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Pollak, John Kurt (1922–2011)

by Malcolm Brown

John Pollak, as a curious Austrian Jewish boy, took the trouble to attend a meeting addressed by Hitler. But he and his family did not stay long.

They left Austria as refugees, ended up in Glenfield in what was then the outskirts of Sydney, started a pig and poultry farm and named their biggest pig ''Adolf'''.

But they also named their home ''Marata'', meaning ''a place of peace and happiness''.

Such was the beginnings for John Pollak, who went on to serve in World War II and to become a brilliant academic.

His scientific career at the University of Sydney spanned 50 years. Pollak did research and gave advice on such subjects as industrial hazardous waste, pesticides, multiple chemical sensitivity and Agent Orange. He also helped clean up the Homebush site for the Sydney Olympics.

John Kurt Pollak was born Kurt Pollak in Vienna on November 22, 1922, the son of wine merchant Victor Pollak and Nelly (nee Salomon). Life became intolerable after the Nazis gained power and the family, with the help of Scottish friends, acquired visas and left for Scotland in 1939.

They spent nine months there, where Pollak excelled at table tennis and received better marks in English than he ever had in German at school in Vienna.

The family then departed for Australia. On arrival in Sydney, Pollak immediately went off to get christened, adding a first name, John, and within a few weeks found himself on horseback, rounding up sheep on a government farm program for boys.

He then took a job on a poultry farm at Pymble but was sacked when caught reading the comic strip Mandrake the Magician in a newspaper he should have been laying in a cage.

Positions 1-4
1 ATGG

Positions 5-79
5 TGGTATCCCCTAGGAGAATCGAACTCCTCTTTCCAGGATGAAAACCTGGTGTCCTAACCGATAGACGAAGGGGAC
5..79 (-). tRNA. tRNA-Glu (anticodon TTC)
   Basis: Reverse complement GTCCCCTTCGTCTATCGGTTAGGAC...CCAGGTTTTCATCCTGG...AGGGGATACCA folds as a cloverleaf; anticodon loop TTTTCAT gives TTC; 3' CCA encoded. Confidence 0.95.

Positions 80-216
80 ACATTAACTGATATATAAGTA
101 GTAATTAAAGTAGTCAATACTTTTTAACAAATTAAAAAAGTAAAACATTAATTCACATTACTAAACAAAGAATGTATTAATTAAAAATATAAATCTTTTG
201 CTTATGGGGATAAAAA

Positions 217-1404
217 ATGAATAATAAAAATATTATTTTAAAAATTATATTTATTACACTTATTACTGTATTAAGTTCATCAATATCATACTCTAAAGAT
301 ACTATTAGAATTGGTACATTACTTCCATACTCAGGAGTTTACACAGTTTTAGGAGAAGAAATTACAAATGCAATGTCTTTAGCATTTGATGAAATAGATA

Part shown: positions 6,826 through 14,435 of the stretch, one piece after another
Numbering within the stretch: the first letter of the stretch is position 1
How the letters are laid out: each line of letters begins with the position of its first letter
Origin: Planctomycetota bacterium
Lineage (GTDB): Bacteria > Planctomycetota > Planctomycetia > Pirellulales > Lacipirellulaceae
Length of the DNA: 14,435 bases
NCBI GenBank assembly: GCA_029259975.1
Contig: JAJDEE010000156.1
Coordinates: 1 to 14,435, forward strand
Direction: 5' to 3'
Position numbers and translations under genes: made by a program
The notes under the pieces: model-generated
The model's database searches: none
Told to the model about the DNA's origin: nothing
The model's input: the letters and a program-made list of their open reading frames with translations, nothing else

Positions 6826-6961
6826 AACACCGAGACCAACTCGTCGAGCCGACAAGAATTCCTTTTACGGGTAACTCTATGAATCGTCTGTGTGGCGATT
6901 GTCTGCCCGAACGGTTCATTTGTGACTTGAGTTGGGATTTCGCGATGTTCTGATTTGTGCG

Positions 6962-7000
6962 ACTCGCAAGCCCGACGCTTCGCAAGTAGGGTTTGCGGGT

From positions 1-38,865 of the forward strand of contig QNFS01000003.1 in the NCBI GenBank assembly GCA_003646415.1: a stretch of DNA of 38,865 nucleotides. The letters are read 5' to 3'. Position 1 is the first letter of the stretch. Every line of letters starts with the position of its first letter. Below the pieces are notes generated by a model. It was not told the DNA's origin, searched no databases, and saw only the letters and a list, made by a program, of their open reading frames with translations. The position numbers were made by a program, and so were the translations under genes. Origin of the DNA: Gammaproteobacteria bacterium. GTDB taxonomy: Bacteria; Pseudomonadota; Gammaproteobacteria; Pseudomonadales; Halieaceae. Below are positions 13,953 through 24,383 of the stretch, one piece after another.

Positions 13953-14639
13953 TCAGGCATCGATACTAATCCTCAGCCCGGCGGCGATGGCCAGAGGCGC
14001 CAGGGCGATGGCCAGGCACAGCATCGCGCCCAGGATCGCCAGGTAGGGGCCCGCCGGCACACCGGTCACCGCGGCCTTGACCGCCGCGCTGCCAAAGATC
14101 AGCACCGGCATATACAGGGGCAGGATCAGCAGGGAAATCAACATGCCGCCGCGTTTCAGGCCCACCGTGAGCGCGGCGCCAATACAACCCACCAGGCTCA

He then got a job at Ingham's, where he became fascinated by breeding and genetics. A friend saw his interest in genetics and also realised that he had a very powerful intellect.

Pollak joined the Australian Army and during the war spent much of his time camouflaging gun emplacements along the Australian east coast but also did his Leaving Certificate.

After demobilisation, Pollak went to the University of Sydney under the Commonwealth Reconstruction Training Scheme. While studying an organism by microscope, he touched cheeks with a fellow researcher, Audrey Ludvigsen, and apparently both found the experience agreeable because they fell in love and married.

The couple went to Canada for two years, where Pollak completed his PhD and Audrey did research on parasitology.

Settling back at the University of Sydney, Pollak embarked on a lecturing and research career, produced about 80 papers, taught and became a reader, which is virtually equivalent of an associate professor.

In marking the exam of one Gustav Nossal, destined for greatness, he gave him 110 out of 100.

Pollak also became more interested in the social and moral responsibilities of science and helped to generate many campaigns and groups, including Social Responsibility of Science, the toxic chemicals committee in the Total Environment Centre and the Centre for Human Aspect of Science and Technology.

He contributed to inquiries into and campaigns against the use of pesticides and industrial hazardous waste.

Pollak advised and helped Vietnam veterans and gave evidence on the links between Agent Orange and health problems.

In his family life, Pollak created an environment that nurtured creativity and appreciation of the environment and the humanities.

His hobby was working with wood and he made more than 70 chairs, hundreds of bowls and aids for adults and children with special needs.

When Audrey died in 1992, Pollak threw himself into his work on toxic wastes, using his honorary position with the State Pollution Control Commission to test the mud at Homebush Bay for the presence of hazardous chemicals.

This helped the campaign to clean up Homebush Bay before the 2000 Olympics.

When his work on hazardous wastes and chemicals finished, Pollak undertook volunteer work, helping the elderly and sorting and classifying marine invertebrates at the Australian Museum. He also worked with Amnesty International.

John Pollak is survived by his children, Linsey, Liesl, Jenny and Ana, and brother Felix.

Original publication

  • Sydney Morning Herald, 3 February 2012

Citation details

Malcolm Brown, 'Pollak, John Kurt (1922–2011)', Obituaries Australia, National Centre of Biography, Australian National University, http://oa.anu.edu.au/obituary/pollak-john-kurt-16714/text28610, accessed 21 September 2017.

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